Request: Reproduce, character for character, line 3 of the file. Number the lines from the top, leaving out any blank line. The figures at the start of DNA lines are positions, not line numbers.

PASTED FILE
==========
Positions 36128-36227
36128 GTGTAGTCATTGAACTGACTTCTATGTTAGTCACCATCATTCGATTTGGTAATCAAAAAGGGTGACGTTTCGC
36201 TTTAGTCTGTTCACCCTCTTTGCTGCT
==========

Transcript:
36201 TTTAGTCTGTTCACCCTCTTTGCTGCT